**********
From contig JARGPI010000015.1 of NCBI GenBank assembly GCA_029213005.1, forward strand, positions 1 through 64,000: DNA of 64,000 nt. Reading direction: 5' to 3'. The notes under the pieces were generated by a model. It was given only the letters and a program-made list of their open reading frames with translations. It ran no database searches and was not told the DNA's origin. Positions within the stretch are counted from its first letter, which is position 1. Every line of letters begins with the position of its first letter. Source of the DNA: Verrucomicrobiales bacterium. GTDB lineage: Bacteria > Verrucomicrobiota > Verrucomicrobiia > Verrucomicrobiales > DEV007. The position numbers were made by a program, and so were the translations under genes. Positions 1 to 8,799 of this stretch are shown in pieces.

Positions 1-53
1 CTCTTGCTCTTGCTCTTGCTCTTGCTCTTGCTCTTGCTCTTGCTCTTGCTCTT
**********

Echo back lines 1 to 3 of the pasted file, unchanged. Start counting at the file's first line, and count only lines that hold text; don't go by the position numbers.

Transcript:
From contig JARGPI010000015.1 of NCBI GenBank assembly GCA_029213005.1, forward strand, positions 1 through 64,000: DNA of 64,000 nt. Reading direction: 5' to 3'. The notes under the pieces were generated by a model. It was given only the letters and a program-made list of their open reading frames with translations. It ran no database searches and was not told the DNA's origin. Positions within the stretch are counted from its first letter, which is position 1. Every line of letters begins with the position of its first letter. Source of the DNA: Verrucomicrobiales bacterium. GTDB lineage: Bacteria > Verrucomicrobiota > Verrucomicrobiia > Verrucomicrobiales > DEV007. The position numbers were made by a program, and so were the translations under genes. Positions 1 to 8,799 of this stretch are shown in pieces.

Positions 1-53
1 CTCTTGCTCTTGCTCTTGCTCTTGCTCTTGCTCTTGCTCTTGCTCTTGCTCTT